A house on fire, an occupant wakes up and yells “my brother, my brother.” The occupant dies, and his brother is charged with murder. Are the words “an assertion,” are they offered for the truth of the matter asserted, and should they be admissible? This precise scenario was at the heart of a recent decision issued by the New Jersey Supreme Court, and that court’s analysis got it at least partly correct.
The case is State v. Prall, 2018 N.J. LEXIS 120, and was decided in late January. The evidence at trial was as follows:
During the trial, Kimberly testified — without objection — that when John awoke in flames he shouted repeatedly, “my brother, my brother” as he attempted to extinguish the fire and flee from the Trenton home. During a break, the court expressed concern that those statements were impermissible hearsay. The prosecutor argued that two hearsay exceptions applied — excited utterance under [*20] N.J.R.E. 803(c)(2), and dying declaration under N.J.R.E. 804(b)(2).
State v. Prall, Nos. A-28, 078169, 2018 N.J. LEXIS 120, at *19-20 (Jan. 31, 2018).
Where did the Court begin? It presumed the words were an assertion and were offered for the truth of the matter. Working from that presumption, it then correctly reasoned that regardless of which hearsay exception applied, the words were nonetheless inadmissible.
Why, a lack of personal knowledge – the forgotten foundational core of all hearsay declarations except statements of a party opponent.
An excited utterance or dying declaration may be excluded if the declarant did not have direct personal knowledge of the statement’s basis. Thus, to be admissible, John’s statements to Kimberly must have been based upon John’s “firsthand” observations.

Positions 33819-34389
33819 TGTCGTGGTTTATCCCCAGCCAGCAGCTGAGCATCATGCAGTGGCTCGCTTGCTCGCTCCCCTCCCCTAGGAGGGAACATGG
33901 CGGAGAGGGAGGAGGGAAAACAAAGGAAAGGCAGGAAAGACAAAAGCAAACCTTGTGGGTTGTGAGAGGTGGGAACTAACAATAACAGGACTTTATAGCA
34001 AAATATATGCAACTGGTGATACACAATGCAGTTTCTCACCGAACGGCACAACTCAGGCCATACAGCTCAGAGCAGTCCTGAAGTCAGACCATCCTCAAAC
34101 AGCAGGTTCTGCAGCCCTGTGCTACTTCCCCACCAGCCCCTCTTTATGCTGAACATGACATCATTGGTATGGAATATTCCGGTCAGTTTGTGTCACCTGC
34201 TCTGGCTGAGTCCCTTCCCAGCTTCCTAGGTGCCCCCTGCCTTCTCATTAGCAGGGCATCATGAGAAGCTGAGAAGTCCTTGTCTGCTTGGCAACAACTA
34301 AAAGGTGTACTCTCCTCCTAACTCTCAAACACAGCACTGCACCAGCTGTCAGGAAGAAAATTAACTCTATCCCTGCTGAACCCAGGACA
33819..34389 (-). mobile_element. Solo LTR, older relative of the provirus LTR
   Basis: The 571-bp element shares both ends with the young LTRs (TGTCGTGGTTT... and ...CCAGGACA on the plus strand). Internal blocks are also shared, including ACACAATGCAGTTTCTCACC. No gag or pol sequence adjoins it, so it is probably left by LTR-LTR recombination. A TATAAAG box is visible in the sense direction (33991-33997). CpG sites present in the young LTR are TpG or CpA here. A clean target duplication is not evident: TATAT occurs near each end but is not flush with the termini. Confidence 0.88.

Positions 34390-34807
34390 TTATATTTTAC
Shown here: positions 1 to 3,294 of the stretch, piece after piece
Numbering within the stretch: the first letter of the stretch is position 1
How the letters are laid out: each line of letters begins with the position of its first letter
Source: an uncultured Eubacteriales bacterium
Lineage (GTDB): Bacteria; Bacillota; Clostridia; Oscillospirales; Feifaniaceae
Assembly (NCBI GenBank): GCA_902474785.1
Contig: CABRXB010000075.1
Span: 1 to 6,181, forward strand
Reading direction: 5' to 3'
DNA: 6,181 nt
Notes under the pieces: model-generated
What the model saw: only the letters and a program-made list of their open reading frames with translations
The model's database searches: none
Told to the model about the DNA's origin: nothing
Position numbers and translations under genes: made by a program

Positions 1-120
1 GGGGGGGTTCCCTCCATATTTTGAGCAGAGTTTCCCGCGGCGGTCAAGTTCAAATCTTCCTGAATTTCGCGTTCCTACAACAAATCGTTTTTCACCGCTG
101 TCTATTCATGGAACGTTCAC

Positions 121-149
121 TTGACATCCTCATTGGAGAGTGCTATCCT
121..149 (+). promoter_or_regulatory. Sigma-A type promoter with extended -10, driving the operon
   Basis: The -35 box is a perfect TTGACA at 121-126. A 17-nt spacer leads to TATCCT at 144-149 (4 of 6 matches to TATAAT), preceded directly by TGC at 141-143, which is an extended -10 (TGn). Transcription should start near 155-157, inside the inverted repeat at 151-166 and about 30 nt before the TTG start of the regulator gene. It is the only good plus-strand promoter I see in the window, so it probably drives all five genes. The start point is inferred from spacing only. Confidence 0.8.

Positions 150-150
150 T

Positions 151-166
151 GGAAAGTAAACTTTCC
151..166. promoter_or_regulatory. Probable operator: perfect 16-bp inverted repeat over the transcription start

The fire started while John and Kimberly were asleep, and John did not awaken until he was engulfed in flames. The record does not contain evidence that John made any observations or had direct knowledge that defendant started the fire. Thus, whether offered as dying declarations or excited utterances, John’s statements, “my brother, my brother,” were inadmissible hearsay because they were not based on actual knowledge. The statements should not have been admitted.
State v. Prall, at *31.
So, why do I describe this as partly right? Omitted is a discussion of what the assertion is. The accused’s name was “Tormu.” Had John yelled “Tormu, Tormu,” would there be an assertion? Or is what is really transpiring here a concern for an implied assertion – that “my brother, my brother” has relevance only if considered for the implied assertion of “my brother, my brother, you started the fire.?”
This analysis is what is missing from the Court’s well-reasoned discussion. Also omitted is any concern regarding ambiguity. Was John crying out his love for his brother? Calling for help from his brother? In a daze due to the fire and yelling meaningless words? Both Rules 401 and 403 are in play here, yet neither was mentioned. That may be appropriate because the State, having prosecuted the case, argued that the words were bring offered for their truth and the implicit assertion contained therein; but the deeper problems warranted discussion.
There are two essential takeaways from Prall. First, this is a rare case where the personal knowledge requirement of hearsay declarations was front and center,; and it serves as a powerful reminder that in the lawyer’s arsenal a claim of no personal knowledge may be an effective barrier to the admission of hearsay statements. A separate one involves curative instructions. The trial judge, having admitted the testimony, subsequently struck it from the record. But that action, 12 days later, was deemed ‘too little, too late.’ Not all “curatives” cure.